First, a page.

Corazon Aquino became the standard bearer for the opposition, and in 1986 she challenged Marcos in a presidential election widely regarded as fraudulent. Two weeks after Marcos was declared the winner, military officers revolted with the backing of Aquino and her supporters. Up to a million supporters waved rosaries and flowers as they stopped Marcos's tanks advancing toward Aquino-backed army rebels. Marcos and his wife, Imelda, fled the country.

Aquino, calling the uprising a "people power" revolution, was sworn in as president and recognised around the world. The largely peaceful revolution later served as an inspiration to dissidents in South America and South Africa. "Filipinos should be grateful to her because of her presence in the political scene," said Florencia Ardivilla, the assistant labour attaché in Dubai. "Democracy was restored when she became the president of our country. During her term, I did not hear anything about her being involved in any questionable transactions."

Art Los Banos, 42, a public relations consultant in Dubai, said: "Although she was soft on certain economic and political issues because of her various advisers coming from divergent interests, President Aquino was very sincere in restoring and furthering the ideals of a democratic government." Aquino was a reluctant leader at the start. "What on earth do I know about being president?" she told The New York Times in 1985 before taking up the challenge to run against Marcos.

In fact, Aquino's presidency was less successful than the revolution. She endured a series of coup attempts and was never able to accomplish major goals such as land reform and reconciliation with communist rebels. Still, she was lauded for her courage. After retiring from the presidency in 1992, she led street protests in 1997 to stop her successor from amending the constitution to remove limits on his term in office.

In 2001, she helped topple the government of Joseph Estrada, who had been accused of corruption and mismanagement. In 2005, she called on Ms Arroyo to step down. Mr Los Banos spoke with nostalgia about the Corazon Aquino generation of which he was a part. "I graduated in 1987 when the former president was in her second year as president," he said. "I have witnessed all the birth pains and virtues of a newly restored democracy, which she had firmly encouraged and promulgated during her term. The most historic of them all was the constitutional transfer of power to President Fidel Ramos on June 30, 1992."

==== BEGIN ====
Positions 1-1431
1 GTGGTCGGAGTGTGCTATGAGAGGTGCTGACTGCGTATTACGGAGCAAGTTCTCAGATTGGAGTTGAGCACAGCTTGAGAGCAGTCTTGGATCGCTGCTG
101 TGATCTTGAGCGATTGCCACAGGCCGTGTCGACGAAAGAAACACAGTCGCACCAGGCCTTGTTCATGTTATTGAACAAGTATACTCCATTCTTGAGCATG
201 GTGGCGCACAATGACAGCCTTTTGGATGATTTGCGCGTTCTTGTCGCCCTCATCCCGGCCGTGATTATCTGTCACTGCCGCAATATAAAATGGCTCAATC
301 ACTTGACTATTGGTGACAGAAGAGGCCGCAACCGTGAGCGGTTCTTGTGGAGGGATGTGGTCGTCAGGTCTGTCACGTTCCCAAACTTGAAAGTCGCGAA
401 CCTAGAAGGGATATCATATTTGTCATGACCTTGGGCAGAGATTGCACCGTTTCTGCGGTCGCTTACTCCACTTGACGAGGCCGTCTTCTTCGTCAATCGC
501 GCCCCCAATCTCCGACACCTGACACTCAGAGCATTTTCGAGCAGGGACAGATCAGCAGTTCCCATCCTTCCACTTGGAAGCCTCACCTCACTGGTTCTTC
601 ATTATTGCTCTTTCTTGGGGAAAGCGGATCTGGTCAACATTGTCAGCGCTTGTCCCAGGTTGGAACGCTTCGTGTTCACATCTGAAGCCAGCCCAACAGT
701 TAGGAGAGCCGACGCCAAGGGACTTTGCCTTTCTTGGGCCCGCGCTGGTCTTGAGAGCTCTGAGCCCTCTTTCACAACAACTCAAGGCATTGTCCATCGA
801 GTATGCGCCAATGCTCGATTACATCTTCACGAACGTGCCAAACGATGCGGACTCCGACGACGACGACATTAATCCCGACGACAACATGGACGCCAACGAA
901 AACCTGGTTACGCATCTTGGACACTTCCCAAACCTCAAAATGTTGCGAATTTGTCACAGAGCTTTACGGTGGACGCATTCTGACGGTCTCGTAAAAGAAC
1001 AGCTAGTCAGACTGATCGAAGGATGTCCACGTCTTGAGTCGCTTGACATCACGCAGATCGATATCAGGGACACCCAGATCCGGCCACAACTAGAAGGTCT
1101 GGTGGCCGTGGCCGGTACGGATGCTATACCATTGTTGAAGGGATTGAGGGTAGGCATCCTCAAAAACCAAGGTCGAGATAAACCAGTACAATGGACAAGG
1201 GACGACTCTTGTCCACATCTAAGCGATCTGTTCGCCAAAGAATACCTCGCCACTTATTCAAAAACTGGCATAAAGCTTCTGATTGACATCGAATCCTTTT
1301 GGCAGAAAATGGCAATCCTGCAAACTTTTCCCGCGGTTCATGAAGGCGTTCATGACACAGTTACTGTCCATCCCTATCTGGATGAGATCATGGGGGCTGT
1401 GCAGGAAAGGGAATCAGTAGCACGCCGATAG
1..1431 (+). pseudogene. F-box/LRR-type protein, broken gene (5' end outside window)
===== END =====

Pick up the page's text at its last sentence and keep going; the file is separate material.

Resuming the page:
Emmanuel Mascarina, 51, a transport co-ordinator at the Ras al Khaimah free trade zone, said Aquino would be remembered as a symbol of democracy who continued the legacy of her late husband. "She restored democracy and was a woman of courage and faith," he said. "She survived seven military attempts to overthrow her presidency, but I believe that she is one of our country's greatest leaders." Rene Fernandez, 42, a nurse in Abu Dhabi for 13 years, said he met Aquino once in 1987 when she launched a project in Cebu City in the Philippines.

"For me, she is a role model, and I would compare her to my mother," he said. "As the widow of the former senator Benigno Aguino, she took good care of her family and of the Filipino nation as well." Leonila Sanchez, 52, a health professional and a resident of Abu Dhabi for the past 27 years, said even her Indian friends at St Joseph's Cathedral had been praying for Aquino's recovery. "She was the most honest and religious president," Ms Sanchez said.

The US president Barack Obama also paid tribute to Aquino, saying: "Her courage, determination, and moral leadership are an inspiration to us all and exemplify the best in the Filipino nation." Imelda Marcos, who returned to the Philippines after her husband died in exile, said: "Now that Cory is with the Lord, let us all unite and pray for her and for the Filipino people." rruiz@thenational.ae * With additional reporting from Reuters